Almost all of the manual workers who responded said that they took overtime shifts when they were available, many saying that they were an important part of being able to make ends meet. Levels of overtime worked were fairly high with reports of regular overtime being worked from four to 10 hours a week.
Kate added, "Needless to say, this decline in reward has not been matched with a reduction in expected effort. Quite the contrary, as new initiatives and declining staff numbers combine to make jobs more demanding than before.
"Vehicles are sent out with fewer staff - but the same route to cover as before. Others report the sharing of tasks amongst smaller numbers of start."
The general picture is one of a workforce under pressure in and out of the workplace.
Kate said, "Just as worrying are the concerns about health and safety. Waste management and recycling ranks amongst the UK’s most hazardous occupations.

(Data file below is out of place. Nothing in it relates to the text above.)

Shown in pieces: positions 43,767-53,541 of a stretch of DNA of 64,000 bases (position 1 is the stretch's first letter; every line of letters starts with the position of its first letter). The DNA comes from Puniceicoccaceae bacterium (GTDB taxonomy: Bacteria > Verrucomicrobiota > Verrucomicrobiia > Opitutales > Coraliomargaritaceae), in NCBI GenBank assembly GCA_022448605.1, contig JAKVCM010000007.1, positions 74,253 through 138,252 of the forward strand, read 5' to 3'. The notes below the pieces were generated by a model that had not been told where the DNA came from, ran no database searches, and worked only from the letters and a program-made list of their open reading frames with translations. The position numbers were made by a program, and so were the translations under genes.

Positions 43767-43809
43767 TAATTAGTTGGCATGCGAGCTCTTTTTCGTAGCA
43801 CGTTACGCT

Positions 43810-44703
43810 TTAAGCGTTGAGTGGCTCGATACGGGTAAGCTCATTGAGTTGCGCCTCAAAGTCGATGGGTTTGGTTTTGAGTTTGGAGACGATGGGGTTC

"The Health and Safety Executive (HSE) says between 2004/5 and 2011/12, it received reports of 97 workers and 19 members of the public being fatally injured – and 3,722 employees suffering major injuries - in waste and recycling activities, making it one of Britain’s most dangerous sectors.
"In a service undergoing rapid change as a consequence of both increased demand and tightening budgets was a lack of awareness of any risk assessments before changes and innovations have been introduced. Very few staff report even knowing about any risk assessment being undertaken before changes are introduced into their job - far less involvement.
"We would urge all non-unionised workers in waste management to join UNISON."